This study was a heuristic evaluation whereby four usability experts examined the user interface of a mobile health app to determine compliance with a set of heuristics. Created by Nielsen and Molich in 1990, a heuristic evaluation affords unique insights into the usability of a user interface through the lens of experts.[12] Usability experts combine knowledge of user needs, human–computer interaction, interface design, information architecture, cognitive and perceptual psychology, and more to identify heuristic violations, severity of the violations, missing features, and design strategies that can improve usability.[17]

The research team consisted of four informaticists. Three were informatics nurse specialists and one biomedical informaticist, all with formal graduate education and certifications in informatics. Three to five usability experts are recommended to perform heuristic evaluations.[12] [18] Early work in heuristic evaluations demonstrated that three to five single-domain experts, such as informaticists, can identify 74 to 87% of usability problems.[7] [19] Dual-domain experts, such as informaticists who are clinicians with subject matter expertise, can detect 81 to 90% of usability problems.[7] [19]

In the current study, one researcher was a single-domain expert in informatics, specifically usability testing. Three researchers were dual-domain experts in informatics, one focusing on usability testing, and all three in nursing with experience in the care of people with diabetes. Important to note, experienced evaluators can also sometimes overlook easy-to-identify usability problems in a user interface.[12] In contrast, less experienced evaluators can identify complex usability problems, making the composition of the research team essential to consider.[12]

Nielsen's usability heuristics were selected as the guiding framework for the study.[20] These heuristics were used to guide researchers in identifying 10 different types of heuristics that can be violated in the design of a user interface. These include visibility of system status; the match between system and the real world; user control and freedom; consistency and standards; error prevention; recognition rather than recall; flexibility and efficiency of use; aesthetic and minimalist design; help users recognize, diagnose, and recover from errors; and help and documentation.[20]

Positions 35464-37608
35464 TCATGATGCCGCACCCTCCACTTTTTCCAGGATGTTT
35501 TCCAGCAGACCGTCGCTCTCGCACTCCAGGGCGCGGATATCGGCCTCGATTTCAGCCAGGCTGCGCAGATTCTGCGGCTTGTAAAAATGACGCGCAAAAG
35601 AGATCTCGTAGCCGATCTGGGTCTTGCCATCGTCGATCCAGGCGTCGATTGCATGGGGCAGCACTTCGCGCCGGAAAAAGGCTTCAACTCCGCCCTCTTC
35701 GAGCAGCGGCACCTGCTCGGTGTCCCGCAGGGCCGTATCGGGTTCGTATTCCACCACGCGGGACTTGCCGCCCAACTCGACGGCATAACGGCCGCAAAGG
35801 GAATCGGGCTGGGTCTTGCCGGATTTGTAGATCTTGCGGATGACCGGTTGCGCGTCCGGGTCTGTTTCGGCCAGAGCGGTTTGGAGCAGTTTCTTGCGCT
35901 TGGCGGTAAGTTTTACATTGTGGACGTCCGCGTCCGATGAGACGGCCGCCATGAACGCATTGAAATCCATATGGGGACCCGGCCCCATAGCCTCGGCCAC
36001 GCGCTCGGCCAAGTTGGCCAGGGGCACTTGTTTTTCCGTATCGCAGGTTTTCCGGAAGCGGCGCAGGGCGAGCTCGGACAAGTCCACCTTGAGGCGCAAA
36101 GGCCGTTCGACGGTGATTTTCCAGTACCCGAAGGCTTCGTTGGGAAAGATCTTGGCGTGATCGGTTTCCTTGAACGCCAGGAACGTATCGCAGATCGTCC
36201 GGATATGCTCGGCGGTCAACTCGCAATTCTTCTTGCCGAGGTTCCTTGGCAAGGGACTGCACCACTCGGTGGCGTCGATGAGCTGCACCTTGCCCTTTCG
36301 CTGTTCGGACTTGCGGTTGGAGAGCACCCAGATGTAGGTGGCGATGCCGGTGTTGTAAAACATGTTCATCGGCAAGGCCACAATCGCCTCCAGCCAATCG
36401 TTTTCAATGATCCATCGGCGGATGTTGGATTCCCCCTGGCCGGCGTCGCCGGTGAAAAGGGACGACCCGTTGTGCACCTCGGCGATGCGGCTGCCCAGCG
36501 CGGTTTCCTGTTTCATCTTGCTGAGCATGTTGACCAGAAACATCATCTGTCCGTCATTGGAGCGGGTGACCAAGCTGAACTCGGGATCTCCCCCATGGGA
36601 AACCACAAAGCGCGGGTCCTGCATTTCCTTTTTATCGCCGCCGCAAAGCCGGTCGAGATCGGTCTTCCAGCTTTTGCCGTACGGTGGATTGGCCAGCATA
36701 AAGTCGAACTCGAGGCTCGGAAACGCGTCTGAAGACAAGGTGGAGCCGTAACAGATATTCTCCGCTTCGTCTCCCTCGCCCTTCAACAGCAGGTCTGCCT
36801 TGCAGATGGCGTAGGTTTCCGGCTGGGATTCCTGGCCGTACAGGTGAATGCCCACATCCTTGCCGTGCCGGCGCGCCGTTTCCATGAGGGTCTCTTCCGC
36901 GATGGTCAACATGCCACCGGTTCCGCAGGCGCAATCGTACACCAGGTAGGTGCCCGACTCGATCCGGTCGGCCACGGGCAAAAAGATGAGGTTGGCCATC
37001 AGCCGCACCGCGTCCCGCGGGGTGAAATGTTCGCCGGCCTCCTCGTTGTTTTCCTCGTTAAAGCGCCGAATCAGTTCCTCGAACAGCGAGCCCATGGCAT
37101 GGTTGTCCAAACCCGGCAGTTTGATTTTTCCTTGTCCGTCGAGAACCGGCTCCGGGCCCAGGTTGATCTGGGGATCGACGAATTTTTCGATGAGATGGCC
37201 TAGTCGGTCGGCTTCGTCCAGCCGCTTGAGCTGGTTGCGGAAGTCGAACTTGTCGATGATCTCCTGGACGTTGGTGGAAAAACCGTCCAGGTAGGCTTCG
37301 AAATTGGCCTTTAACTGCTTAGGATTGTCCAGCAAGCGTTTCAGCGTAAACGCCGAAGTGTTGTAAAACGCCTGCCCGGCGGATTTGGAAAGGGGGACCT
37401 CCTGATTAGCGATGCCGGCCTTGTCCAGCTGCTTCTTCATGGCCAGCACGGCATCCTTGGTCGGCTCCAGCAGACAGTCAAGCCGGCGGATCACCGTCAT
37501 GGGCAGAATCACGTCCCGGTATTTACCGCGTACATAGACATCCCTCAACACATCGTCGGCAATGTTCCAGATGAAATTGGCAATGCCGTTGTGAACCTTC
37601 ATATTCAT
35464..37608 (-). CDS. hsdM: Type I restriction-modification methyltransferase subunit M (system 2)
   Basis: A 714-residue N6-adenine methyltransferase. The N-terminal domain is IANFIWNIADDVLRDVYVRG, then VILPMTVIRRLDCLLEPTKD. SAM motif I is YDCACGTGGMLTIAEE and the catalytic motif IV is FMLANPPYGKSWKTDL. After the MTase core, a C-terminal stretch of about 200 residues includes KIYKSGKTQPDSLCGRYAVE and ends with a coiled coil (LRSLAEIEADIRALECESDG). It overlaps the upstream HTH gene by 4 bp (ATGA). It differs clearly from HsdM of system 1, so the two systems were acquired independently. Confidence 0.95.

The user interface of a top-rated, consumer mobile health app provided the setting. The app is available on iOS and Android platforms and can be downloaded from the Google Play Store and the Apple App Store. It is rated 4.0/5.0 by more than 14K raters in the Google App Store and 4.8/5.0 by 19K raters in the Apple Store.

Each researcher accessed the app with a smartphone using the iOS platform. The app's free version was used, which requires data to be input manually in metric or imperial units. A subscription can be purchased to access additional features, such as a customizable display, enhanced reporting functionality, and connectivity to a glucose monitor.

Preparations for the study included recording the version of the app to be tested and obtaining screenshots of the user interface where data were to be collected. This was done to provide a historical record and ensure consistency of the user interface that researchers independently evaluated as mobile health apps can be frequently updated.